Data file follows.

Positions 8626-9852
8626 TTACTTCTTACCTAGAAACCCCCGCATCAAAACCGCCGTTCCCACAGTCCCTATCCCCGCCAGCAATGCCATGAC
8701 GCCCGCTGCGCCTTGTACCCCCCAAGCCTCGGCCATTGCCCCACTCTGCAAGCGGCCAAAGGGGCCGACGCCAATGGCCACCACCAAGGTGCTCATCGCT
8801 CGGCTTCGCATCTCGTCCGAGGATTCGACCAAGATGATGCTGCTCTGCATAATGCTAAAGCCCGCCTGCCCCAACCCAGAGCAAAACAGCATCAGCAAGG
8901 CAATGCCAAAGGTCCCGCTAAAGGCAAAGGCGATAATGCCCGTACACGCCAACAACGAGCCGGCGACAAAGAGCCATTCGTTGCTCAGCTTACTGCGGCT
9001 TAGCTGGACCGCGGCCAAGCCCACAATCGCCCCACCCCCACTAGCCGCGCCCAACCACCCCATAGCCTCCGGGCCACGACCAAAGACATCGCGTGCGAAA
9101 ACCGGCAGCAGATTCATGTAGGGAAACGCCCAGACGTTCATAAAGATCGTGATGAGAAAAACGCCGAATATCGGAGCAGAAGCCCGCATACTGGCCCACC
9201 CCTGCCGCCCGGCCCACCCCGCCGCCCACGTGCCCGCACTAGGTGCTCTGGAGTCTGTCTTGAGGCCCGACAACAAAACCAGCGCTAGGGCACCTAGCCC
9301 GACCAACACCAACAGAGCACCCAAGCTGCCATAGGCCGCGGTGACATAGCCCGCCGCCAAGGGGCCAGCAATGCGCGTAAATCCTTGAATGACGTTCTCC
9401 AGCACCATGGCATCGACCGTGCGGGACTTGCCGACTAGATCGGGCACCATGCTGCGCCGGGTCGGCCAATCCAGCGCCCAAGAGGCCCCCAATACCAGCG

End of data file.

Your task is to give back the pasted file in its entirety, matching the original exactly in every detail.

Positions 8626-9852
8626 TTACTTCTTACCTAGAAACCCCCGCATCAAAACCGCCGTTCCCACAGTCCCTATCCCCGCCAGCAATGCCATGAC
8701 GCCCGCTGCGCCTTGTACCCCCCAAGCCTCGGCCATTGCCCCACTCTGCAAGCGGCCAAAGGGGCCGACGCCAATGGCCACCACCAAGGTGCTCATCGCT
8801 CGGCTTCGCATCTCGTCCGAGGATTCGACCAAGATGATGCTGCTCTGCATAATGCTAAAGCCCGCCTGCCCCAACCCAGAGCAAAACAGCATCAGCAAGG
8901 CAATGCCAAAGGTCCCGCTAAAGGCAAAGGCGATAATGCCCGTACACGCCAACAACGAGCCGGCGACAAAGAGCCATTCGTTGCTCAGCTTACTGCGGCT
9001 TAGCTGGACCGCGGCCAAGCCCACAATCGCCCCACCCCCACTAGCCGCGCCCAACCACCCCATAGCCTCCGGGCCACGACCAAAGACATCGCGTGCGAAA
9101 ACCGGCAGCAGATTCATGTAGGGAAACGCCCAGACGTTCATAAAGATCGTGATGAGAAAAACGCCGAATATCGGAGCAGAAGCCCGCATACTGGCCCACC
9201 CCTGCCGCCCGGCCCACCCCGCCGCCCACGTGCCCGCACTAGGTGCTCTGGAGTCTGTCTTGAGGCCCGACAACAAAACCAGCGCTAGGGCACCTAGCCC
9301 GACCAACACCAACAGAGCACCCAAGCTGCCATAGGCCGCGGTGACATAGCCCGCCGCCAAGGGGCCAGCAATGCGCGTAAATCCTTGAATGACGTTCTCC
9401 AGCACCATGGCATCGACCGTGCGGGACTTGCCGACTAGATCGGGCACCATGCTGCGCCGGGTCGGCCAATCCAGCGCCCAAGAGGCCCCCAATACCAGCG